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England are expected to take the bold step of naming Marcus Smith at full-back for Sunday’s World Cup quarter-final against Fiji in Marseille.
Smith is on course to make his second start in the position as head coach Steve Borthwick looks to inject pace and creativity into his back line at the expense of Freddie Steward.
A converted fly-half, Smith excelled in the group game against Chile when handed the number 15 jersey and has also starred during a number of cameos.
But Fiji are a step up in opposition, even if they lack the pinpoint kicking game to truly expose his inexperience in the position.
Borthwick names his team to face the Islanders on Friday afternoon and is expected to make another big call at fly-half with captain Owen Farrell likely to replace George Ford.
Ford was named man of the match in the emphatic Pool D wins against Argentina and Japan but the Sale ringmaster appears to have lost out to his rival’s greater impact in defence in what is a nod to the threat posed by Fiji’s power runners.
While the change at chief conductor would represent one of the biggest selection calls made by Borthwick, it is Smith’s presence at full-back that provides a key indication of how the team wants to play at Stade Velodrome.
England wing Elliot Daly said: “Marcus probably shifts in a little bit more to be that second ball player.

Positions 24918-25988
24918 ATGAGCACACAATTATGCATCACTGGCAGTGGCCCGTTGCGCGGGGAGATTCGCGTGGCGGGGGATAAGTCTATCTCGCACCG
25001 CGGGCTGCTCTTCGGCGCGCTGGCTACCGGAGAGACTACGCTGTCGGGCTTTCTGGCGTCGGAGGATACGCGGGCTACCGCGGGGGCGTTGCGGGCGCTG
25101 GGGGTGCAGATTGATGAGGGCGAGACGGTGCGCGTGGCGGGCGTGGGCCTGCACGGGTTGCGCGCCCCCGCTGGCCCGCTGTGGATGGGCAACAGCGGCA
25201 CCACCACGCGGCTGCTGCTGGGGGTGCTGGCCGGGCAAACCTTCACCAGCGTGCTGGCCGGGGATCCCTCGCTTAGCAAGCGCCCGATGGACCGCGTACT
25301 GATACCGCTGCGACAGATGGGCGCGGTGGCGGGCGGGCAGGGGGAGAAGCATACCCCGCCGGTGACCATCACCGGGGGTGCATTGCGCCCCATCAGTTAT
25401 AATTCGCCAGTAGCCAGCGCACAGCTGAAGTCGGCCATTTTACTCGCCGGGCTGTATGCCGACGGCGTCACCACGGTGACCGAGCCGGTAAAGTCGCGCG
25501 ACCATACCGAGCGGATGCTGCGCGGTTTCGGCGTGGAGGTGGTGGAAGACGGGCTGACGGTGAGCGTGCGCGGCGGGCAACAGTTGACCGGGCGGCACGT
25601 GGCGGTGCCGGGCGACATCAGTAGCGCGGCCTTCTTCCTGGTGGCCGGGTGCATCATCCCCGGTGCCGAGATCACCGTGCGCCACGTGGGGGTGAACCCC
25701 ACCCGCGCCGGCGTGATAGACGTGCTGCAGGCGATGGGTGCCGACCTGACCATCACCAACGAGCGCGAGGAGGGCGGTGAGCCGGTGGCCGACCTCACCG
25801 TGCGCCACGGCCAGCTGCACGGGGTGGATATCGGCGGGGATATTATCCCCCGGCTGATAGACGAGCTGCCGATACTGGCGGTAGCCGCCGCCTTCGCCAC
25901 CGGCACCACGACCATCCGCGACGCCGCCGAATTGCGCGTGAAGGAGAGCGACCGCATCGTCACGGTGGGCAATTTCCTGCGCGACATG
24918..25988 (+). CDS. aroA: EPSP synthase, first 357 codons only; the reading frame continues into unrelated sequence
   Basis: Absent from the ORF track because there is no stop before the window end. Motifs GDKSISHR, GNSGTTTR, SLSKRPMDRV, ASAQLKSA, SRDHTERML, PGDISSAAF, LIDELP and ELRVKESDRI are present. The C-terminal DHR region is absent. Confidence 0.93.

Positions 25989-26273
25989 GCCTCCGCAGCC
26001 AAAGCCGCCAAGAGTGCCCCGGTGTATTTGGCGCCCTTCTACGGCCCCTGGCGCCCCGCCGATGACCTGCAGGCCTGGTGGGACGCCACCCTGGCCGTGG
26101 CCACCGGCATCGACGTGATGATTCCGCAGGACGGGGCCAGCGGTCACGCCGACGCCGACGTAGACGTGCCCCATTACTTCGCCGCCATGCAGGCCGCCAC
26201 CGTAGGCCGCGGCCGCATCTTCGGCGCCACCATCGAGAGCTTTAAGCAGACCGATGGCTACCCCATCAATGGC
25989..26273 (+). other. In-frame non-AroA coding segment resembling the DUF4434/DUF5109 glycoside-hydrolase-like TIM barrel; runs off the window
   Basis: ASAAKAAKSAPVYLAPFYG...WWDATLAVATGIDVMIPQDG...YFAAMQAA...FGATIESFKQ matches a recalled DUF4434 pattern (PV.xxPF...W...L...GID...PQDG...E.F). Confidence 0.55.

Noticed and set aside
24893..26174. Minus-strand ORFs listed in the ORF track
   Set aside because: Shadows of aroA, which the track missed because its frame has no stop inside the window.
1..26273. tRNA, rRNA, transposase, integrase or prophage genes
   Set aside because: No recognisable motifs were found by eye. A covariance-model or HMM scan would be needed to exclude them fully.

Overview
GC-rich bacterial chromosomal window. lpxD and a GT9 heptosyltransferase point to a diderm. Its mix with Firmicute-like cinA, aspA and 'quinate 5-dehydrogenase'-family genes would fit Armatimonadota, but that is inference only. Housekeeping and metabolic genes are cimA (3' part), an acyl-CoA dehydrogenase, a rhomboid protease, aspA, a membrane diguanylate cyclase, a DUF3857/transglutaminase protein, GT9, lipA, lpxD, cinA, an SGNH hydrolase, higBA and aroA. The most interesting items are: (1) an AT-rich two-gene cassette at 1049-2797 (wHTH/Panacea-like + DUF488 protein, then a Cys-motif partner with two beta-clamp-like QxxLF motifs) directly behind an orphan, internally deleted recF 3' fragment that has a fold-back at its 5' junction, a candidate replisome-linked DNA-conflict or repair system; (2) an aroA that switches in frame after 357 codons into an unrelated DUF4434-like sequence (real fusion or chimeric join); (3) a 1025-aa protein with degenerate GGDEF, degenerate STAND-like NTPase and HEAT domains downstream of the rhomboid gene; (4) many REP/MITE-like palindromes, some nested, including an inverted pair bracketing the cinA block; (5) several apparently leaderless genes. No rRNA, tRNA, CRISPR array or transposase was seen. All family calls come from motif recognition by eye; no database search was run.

“Obviously with him being a 10, he wants to get his hands on the ball and organise on the outside.
“Freddie’s been brilliant since his debut at the back and I think he’s come on leaps and bounds, the last year especially, in the way he attacks.
“I don’t think much changes, but Marcus probably goes in a little bit closer and wants to be that proper second ball player.”
Daly is set to return to the side after being dropped for the tense 18-17 victory over Samoa that rounded off Pool D on a sour note, either on the wing or at outside centre.
If he is picked on the wing, the 31-year-old utility back intends to go hunting for the ball as one of a number of duties.
“I’m on the wing but really I’m there to try and get my hands on the ball, connect with the 10s and the 15s and try to get the ball wide really. Take opportunities when they’re on,” Daly said.
“As a winger now in international rugby you need to be able to do a lot. My role is to try to look for the ball and look for backfield space, feed that into the 10s or use my left foot to put it in there. There’s not one role any more.
“The best thing for me is that because I’ve played in those positions I understand what they need.
“I understand what communication I need to give to those guys to make their job a little bit easier.
“We’ve got a very fluid backline. The way we attack, we’re happy to get anybody on the ball and we just want to get it into space and into the right areas of the pitch.”
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